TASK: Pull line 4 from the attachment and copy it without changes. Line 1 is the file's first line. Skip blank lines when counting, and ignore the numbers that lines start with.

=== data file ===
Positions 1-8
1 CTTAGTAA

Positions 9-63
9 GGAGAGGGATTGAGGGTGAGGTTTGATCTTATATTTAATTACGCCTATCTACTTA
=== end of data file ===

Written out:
9 GGAGAGGGATTGAGGGTGAGGTTTGATCTTATATTTAATTACGCCTATCTACTTA